I would be very interested to know if anything special needs to be done to look for coccidia in a fecal. Again not so I can be an expert but so that I can talk intelligently with my vet as most vets are not frog experts. If there are special procedures that need to be done a non frog expert vet might not think to look for it unless the right symptoms were there as I don’t think coccidia in a snake or lizard means the same think as it does in a frog from my understanding.

Thanks,
Erin
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#12

Rich asked me to post a quick reply. I am closing on a house tomorrow and am booked up with appointments today, so I don't have long to type, but....

The main consideration with coccidia in darts is that they are the only amphibian that coccidia is known to adversely effect. Also they have no known immunity to coccidia. This means that when I am viewing a fecal float or smear (stained or unstained) coccidia is often present in vast numbers in effected frogs. A dart frog with a huge amount of coccidia in its feces is fairly easy to identify if you know what coccidia looks like.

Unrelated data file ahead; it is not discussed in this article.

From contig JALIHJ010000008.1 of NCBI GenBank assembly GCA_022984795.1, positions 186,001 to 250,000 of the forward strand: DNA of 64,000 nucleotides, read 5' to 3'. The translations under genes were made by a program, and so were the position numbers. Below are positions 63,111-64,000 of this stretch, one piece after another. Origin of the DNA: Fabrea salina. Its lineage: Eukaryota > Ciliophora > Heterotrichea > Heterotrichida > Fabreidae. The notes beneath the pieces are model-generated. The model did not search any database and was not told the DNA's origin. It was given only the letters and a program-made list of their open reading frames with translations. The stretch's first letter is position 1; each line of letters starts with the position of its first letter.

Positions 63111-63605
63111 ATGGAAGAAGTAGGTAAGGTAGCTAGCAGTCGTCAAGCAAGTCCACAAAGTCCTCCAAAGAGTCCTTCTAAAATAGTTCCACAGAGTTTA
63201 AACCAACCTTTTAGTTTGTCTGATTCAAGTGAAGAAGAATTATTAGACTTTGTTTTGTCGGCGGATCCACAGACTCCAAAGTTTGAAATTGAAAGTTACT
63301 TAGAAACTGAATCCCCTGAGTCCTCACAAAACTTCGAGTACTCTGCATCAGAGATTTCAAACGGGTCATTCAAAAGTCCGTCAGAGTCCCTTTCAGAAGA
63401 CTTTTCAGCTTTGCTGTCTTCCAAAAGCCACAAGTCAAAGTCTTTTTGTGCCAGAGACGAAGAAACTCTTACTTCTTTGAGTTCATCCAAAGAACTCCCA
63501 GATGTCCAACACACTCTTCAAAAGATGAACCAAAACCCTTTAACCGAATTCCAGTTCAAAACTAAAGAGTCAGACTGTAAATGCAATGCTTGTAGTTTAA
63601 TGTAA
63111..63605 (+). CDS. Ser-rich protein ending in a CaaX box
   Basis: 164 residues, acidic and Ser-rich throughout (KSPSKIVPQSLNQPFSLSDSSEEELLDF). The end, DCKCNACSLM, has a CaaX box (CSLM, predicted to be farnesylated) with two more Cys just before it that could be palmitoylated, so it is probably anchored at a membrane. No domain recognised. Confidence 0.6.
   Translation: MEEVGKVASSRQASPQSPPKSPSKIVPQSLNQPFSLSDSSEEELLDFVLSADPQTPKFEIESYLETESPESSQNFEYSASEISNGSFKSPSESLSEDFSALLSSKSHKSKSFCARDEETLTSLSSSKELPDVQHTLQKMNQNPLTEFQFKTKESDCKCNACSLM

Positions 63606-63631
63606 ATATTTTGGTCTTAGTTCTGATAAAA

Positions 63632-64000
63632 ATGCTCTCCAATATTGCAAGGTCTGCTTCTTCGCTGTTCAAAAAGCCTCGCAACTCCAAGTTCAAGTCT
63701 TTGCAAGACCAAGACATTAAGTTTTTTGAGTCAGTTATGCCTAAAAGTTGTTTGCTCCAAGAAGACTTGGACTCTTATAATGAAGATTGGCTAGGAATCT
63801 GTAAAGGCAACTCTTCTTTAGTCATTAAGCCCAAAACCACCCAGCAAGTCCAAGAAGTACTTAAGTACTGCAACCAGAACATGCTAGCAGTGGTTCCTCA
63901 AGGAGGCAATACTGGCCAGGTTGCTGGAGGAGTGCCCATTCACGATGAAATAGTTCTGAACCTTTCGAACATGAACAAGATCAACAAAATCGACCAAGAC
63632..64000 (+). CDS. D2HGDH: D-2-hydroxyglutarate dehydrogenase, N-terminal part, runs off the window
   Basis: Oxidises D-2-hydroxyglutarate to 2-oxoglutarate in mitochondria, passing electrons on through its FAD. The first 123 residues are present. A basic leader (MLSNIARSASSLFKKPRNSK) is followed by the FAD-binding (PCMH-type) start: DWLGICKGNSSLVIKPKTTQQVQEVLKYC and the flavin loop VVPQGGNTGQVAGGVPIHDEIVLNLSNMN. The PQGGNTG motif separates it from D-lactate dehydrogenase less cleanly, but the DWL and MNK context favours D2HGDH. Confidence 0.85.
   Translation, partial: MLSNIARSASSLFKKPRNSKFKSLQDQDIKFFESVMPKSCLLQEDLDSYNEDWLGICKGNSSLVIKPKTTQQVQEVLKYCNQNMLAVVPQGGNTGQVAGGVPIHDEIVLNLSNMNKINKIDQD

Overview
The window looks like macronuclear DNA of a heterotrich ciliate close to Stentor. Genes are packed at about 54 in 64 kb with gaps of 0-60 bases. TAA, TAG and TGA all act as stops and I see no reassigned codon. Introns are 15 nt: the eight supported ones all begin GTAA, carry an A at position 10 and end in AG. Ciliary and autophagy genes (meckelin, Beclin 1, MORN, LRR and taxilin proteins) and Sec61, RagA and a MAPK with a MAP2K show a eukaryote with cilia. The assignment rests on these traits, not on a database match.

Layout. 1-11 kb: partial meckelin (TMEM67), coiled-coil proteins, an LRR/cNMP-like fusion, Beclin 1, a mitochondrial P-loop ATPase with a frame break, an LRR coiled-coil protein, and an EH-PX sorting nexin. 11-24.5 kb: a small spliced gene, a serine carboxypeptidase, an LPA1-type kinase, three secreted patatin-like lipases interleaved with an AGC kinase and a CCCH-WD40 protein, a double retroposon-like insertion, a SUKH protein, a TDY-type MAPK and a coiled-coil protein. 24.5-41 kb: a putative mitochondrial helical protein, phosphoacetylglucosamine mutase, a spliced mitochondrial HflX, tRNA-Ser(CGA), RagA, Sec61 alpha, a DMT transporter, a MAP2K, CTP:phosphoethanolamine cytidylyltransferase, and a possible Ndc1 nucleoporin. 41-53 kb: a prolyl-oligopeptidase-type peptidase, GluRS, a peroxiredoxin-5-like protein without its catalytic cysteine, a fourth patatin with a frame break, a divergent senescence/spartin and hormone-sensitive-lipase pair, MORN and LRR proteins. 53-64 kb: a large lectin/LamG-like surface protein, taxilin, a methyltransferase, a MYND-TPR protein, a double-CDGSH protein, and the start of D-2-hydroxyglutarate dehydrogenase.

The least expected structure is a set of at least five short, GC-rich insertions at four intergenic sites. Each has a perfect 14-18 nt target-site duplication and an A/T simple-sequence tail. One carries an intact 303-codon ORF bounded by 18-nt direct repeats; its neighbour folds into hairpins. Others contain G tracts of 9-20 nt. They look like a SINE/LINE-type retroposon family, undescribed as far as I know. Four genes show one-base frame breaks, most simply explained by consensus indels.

That being said their are many different kinds of coccidia. Few amphibian varieties are named, and few have been studied to any extent. Some seem to be much more damaging than others.

I know I haven't answered all of your questions, but if I have some breathing time this weekend, I'll try to answer a few more. Hope this helped a little anyway.

David M. Frye, DVM
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#13

Erin,
I have not worked with zaparo but from what I have heard from a friend who breeds them they are very skittish compared to many other Darts. I'd have to guess that the seizures may have been stress induced.
Rich

Darts with parasites are analogous to mixed tanks, there are no known benefits to the frogs with either.


If tone is more important to you than content, you are at the wrong place.

My new email address is: rich.frye@icloud.com and new phone number is 773 577 3476
Reply
#14